What do the Bulls have to show for that? Thomas was waived long after being sent home by Skiles. Smith was traded to the Nuggets for a pair of second rounders and Howard Eisley. The No. 2 pick was used to take LaMarcus Aldridge and sent him to Portland for Tyrus and Victor Khryapa. And last June’s No. 9 selection got them Joakim Noah.
Don’t look now but Aldridge is precisely the type of player the Bulls would love to have patrolling their paint . . . and they wouldn’t have had to trade two of their top six for, say, Pau Gasol.
“Looks like we finally returned the Portland favor from 84!” a Bulls official laments.
Brandon Roy might have also helped from that ’06 draft. No, nobody knew he was going to be All-Star good when the Timberwolves tabbed him and traded his rights to Portland for Randy Foye. But we all kinda knew Roy was 6-foot-6 and a smooth operator and Chicago’s backcourt remains conspicuously undersized.
What’s more, why delete Chandler and add Tyrus, an obvious long-term project, and the 6-foot-7 Wallace who had the benefit of the 6-foot-11 Rasheed Wallace playing alongside him when the Pistons won the title, when you’re trying to compete for a championship in the present?
Looking back (which helps a bit, I admit), of all the moves John Paxson made would anybody do any of them?
Though the Chicago Tribune’s Sam Smith alleges Ben Wallace told Paxson “He (Skiles) quit on us, so we’ve quit on him”, a direct quote from Big Ben is far less illuminating (” “How would I characterize my personal relationship with any coach?”). Yahoo Sports’ Kelly Dwyer hints that Skiles’ taskmaster rep might make him a better fit for the amateur ranks.
Losing games early in the season was a Skiles trademark, but this year’s model seemed to be losing by more points than in years past, and every rotation player saw his contributions falter as the team limped along. Youngsters like Tyrus Thomas and Joakim Noah were yanked in and out of the rotation in what appeared to be borderline-arbitrary moves. Griffin went from receiving DNP-CDs to starting to taking in DNP-CDs again in one four-game stretch, and the offense was by far the league’s worst.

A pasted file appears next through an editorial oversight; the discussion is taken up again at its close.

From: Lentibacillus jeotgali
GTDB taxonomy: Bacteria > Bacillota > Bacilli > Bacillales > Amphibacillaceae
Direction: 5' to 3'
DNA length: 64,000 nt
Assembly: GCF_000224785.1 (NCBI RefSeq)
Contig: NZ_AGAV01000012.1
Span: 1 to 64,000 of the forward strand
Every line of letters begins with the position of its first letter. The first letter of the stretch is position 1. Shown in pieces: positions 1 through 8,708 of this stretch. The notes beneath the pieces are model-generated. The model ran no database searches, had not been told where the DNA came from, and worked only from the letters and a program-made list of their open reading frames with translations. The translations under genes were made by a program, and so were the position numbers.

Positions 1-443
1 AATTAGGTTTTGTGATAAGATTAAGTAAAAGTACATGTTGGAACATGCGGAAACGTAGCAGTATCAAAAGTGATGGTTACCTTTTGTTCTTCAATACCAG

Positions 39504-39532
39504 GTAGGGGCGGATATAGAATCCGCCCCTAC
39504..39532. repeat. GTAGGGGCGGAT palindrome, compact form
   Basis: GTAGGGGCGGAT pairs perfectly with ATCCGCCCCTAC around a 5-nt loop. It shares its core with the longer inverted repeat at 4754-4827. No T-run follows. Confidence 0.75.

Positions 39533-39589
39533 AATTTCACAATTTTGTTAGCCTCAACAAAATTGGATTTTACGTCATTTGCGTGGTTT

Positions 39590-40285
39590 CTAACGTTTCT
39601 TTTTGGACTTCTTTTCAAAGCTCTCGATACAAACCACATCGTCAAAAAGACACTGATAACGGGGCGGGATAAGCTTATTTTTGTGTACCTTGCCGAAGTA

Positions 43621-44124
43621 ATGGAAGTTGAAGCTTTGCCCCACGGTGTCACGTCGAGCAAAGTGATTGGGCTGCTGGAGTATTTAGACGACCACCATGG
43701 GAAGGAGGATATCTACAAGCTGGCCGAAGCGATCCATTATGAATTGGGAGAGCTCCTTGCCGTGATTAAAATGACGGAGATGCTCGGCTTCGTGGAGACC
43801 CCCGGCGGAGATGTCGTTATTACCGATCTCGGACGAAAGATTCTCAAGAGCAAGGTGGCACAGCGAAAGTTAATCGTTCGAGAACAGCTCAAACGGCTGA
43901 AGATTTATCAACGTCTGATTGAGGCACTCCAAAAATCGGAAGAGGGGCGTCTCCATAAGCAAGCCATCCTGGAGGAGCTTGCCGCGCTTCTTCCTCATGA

Skiles’ NBA future seems pretty grim at this point. He did nothing short of a remarkable job in 2004-05, and should have won the Coach of the Year award. He constantly had these Bulls overachieving and rarely taking nights off in a league that takes entire weeks off at a time. He knows the game, doesn’t destroy players on the sideline or in practice, and has taken two teams (Phoenix being the other) into the second round of the playoffs.
But the stereotype that followed him into Chicago four years ago, that of a coach who will burn out and lose his players after a few strong years, hasn’t been affected. He seems the perfect college coach at this point, which is a shame, because the man truly knows the NBA game. Jerry Reynolds recalled an anecdote during a Kings broadcast last night where he had to ask Skiles — then a point guard for the opposing team — to explain the proper way to run a play to Rodney McCray, then playing under Reynolds for the Kings. The dismissal was needed, but it doesn’t make it any less unnecessary.
No sooner had the Gatorade on coach Tom Coughlin begun to dry off when some Giants ticket holders rushed for their computers: More than 200 of them put tickets for the Patriots game up for auction on eBay within 24 hours of the Giants’ 38-21 victory over the Bills.
One sales pitch urged potential buyers to “BE A PART OF HISTORY!” Others offered parking passes — something almost as valuable as a ticket to the game at Giants Stadium this year.
And it wasn’t just eBay. There were also 3,000 tickets up for auction yesterday afternoon on StubHub, a similar online auction site which specializes in tickets.
Buyers — many of them from Massachusetts — have been willing to shell out up to $1,600 a piece for a chance to see Patriots quarterback Tom Brady and his teammates take a shot at the history books, according to Joellen Ferrer, a StubHub spokeswoman. One wildly optimistic Giants fan listed an asking price of $210,000 for a pair of tickets.
“It looks like it’s on pace to be one of our top 25 events of all time. It’s definitely one of our hot sellers,” said Ferrer, of StubHub, a 7-year-old company. “Although it’s meaningless to the Giants, it’s still going to be a great game to watch.”
The Giants season-ticket base is known to be older and more family-oriented, making a “meaningless” Saturday night game in late December less appealing to attend. And Patriot fans are just a few hours north, a short enough drive to keep a thermos full of New England clam chowder warm for a tailgate party.
Yes indeed, I imagine there will be copious of amounts of “chowder” brought to East Rutherford that evening.